According to new research, most transgender adults have been aware of their gender identities since early childhood, even if they didn’t yet have the words to describe the gender dysphoria they were experiencing.
“I’ve always known I was male since my earliest memories,” a transgender man in his late 30s explained. His remarks are part of a larger qualitative essay published Tuesday by the Pew Research Center on the lived experiences of transgender and nonbinary adults in the United States.
Another transgender man in his early thirties remembered having gender dysphoria as early as kindergarten. “I started to feel very uncomfortable just existing as a young girl,” he said.
The essay, which drew on responses from 27 transgender and nonbinary adults from across the country, offers a small, but valuable, glimpse into how adults across the gender spectrum see and experience the world.
According to Pew, only about 1.6 percent of U.S. adults identify as transgender, but a growing proportion of Americans say they know someone who does. According to a Pew Research Center report released in July, 42 percent of adults know someone who identifies as transgender, up from 37 percent in 2017.
According to a 2019 Pew survey, one in every five adults knows someone who does not identify as a man or a woman. According to a recent report published by The Trevor Project, awareness of gender-neutral pronouns such as they/them is growing, particularly among younger adults and Generation Z. According to the same report, nearly half of adults polled said they would be fine if their child started using gender neutral pronouns.
According to the report, the majority of respondents said they were “well into adulthood” before discovering the words to accurately describe their gender identity, though the methods by which they did so varied.
“I knew about drag queens, but I didn’t know what trans was until I got to college and was exposed to new things, and that’s when I finally had a word for myself,” one transgender man said.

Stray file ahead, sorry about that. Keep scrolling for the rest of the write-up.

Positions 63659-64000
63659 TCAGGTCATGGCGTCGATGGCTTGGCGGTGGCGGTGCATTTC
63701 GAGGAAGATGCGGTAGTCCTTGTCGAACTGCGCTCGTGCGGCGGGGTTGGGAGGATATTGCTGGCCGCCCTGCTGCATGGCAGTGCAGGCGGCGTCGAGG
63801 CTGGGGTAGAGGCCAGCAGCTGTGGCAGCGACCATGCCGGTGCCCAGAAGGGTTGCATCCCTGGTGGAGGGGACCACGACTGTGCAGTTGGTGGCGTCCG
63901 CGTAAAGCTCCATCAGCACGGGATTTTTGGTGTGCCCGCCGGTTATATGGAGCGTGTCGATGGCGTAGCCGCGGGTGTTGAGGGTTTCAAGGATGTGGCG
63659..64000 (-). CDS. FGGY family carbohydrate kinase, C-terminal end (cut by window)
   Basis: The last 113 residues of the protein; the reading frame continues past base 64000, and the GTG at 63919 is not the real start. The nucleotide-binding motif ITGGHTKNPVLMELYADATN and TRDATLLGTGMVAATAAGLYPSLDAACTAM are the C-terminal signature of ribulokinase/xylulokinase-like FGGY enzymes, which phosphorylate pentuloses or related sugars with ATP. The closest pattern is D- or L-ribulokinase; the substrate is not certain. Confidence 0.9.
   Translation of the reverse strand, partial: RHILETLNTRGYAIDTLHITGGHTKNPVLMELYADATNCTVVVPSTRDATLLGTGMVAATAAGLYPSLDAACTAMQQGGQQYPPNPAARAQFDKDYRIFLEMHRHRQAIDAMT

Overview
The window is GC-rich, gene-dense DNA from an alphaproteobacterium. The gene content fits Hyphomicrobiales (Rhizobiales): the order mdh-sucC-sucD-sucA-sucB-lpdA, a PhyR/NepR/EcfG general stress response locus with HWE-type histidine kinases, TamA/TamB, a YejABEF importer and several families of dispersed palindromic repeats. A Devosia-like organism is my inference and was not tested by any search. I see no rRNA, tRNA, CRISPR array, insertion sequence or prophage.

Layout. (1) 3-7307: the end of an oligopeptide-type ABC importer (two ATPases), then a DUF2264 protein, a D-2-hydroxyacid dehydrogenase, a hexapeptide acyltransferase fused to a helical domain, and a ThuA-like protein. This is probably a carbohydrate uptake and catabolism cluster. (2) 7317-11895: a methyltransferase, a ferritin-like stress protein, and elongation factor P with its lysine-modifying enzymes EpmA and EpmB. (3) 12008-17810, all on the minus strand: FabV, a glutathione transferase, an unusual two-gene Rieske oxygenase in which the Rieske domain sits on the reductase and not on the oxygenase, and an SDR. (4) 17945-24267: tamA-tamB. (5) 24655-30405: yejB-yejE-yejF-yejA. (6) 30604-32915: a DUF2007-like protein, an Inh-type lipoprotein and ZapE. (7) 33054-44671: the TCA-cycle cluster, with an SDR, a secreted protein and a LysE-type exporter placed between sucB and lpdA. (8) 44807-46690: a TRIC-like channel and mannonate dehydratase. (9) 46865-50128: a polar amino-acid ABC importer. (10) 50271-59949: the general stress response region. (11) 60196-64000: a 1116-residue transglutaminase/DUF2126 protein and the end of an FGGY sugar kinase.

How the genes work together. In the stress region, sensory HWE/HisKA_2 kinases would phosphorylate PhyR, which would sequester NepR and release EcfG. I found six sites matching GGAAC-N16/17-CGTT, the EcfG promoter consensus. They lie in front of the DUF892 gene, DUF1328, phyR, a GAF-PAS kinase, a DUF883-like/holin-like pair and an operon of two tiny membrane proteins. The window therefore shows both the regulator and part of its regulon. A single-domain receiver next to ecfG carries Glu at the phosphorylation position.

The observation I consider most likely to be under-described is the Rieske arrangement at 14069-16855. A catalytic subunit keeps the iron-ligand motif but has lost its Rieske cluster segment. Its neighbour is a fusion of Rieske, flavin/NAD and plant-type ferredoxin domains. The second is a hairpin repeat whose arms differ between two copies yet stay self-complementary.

Others said sexuality studies classes helped them “feel seen.” One nonbinary person in their early 60s described their journey to self-discovery as starting with a chance encounter with the 1964 LIFE Magazine article “Homosexuality in America.”
“We didn’t have language like we do now,” they said, adding that “homosexuality” was one of the first words “that resonated with me at all.”
Nonbinary respondents perceived the term “nonbinary” to be extremely broad, encompassing multiple gender identities. According to Pew, when asked to describe themselves, the majority said they were “gender queer” or “gender fluid.”
Respondents described how they decide how open to be about their gender identity as a “constant calculation.” Others stated that discussing their gender identity is dependent on the person or situation, with an emphasis on personal safety.
Transgender and nonbinary people face disproportionate levels of violence in the United States, and the Human Rights Campaign has declared 2021 to be the deadliest year on record for transgender and gender nonconforming people in the United States. According to Pew survey respondents, educating people about issues such as gender identity and sexual orientation may help create a more accepting society that is safer for people of all genders.
Many, but not all, Pew survey respondents reported receiving gender-affirming medical care, such as hormone therapy and gender-affirming surgery.
The majority of respondents reported access barriers to gender-affirming care, including the inability to receive treatment at all.
More than a dozen states have considered legislation this year that would limit access to gender-affirming care. Alabama enacted a felony ban on providing gender-affirming care to minors earlier this year, carrying a prison sentence of up to ten years.
Nonetheless, some Pew survey respondents reported having positive experiences seeking gender-affirming medical care.
“[My doctor] is basically the first person who actually embraced me and made me accept [who I am],” a transgender woman in her late twenties said.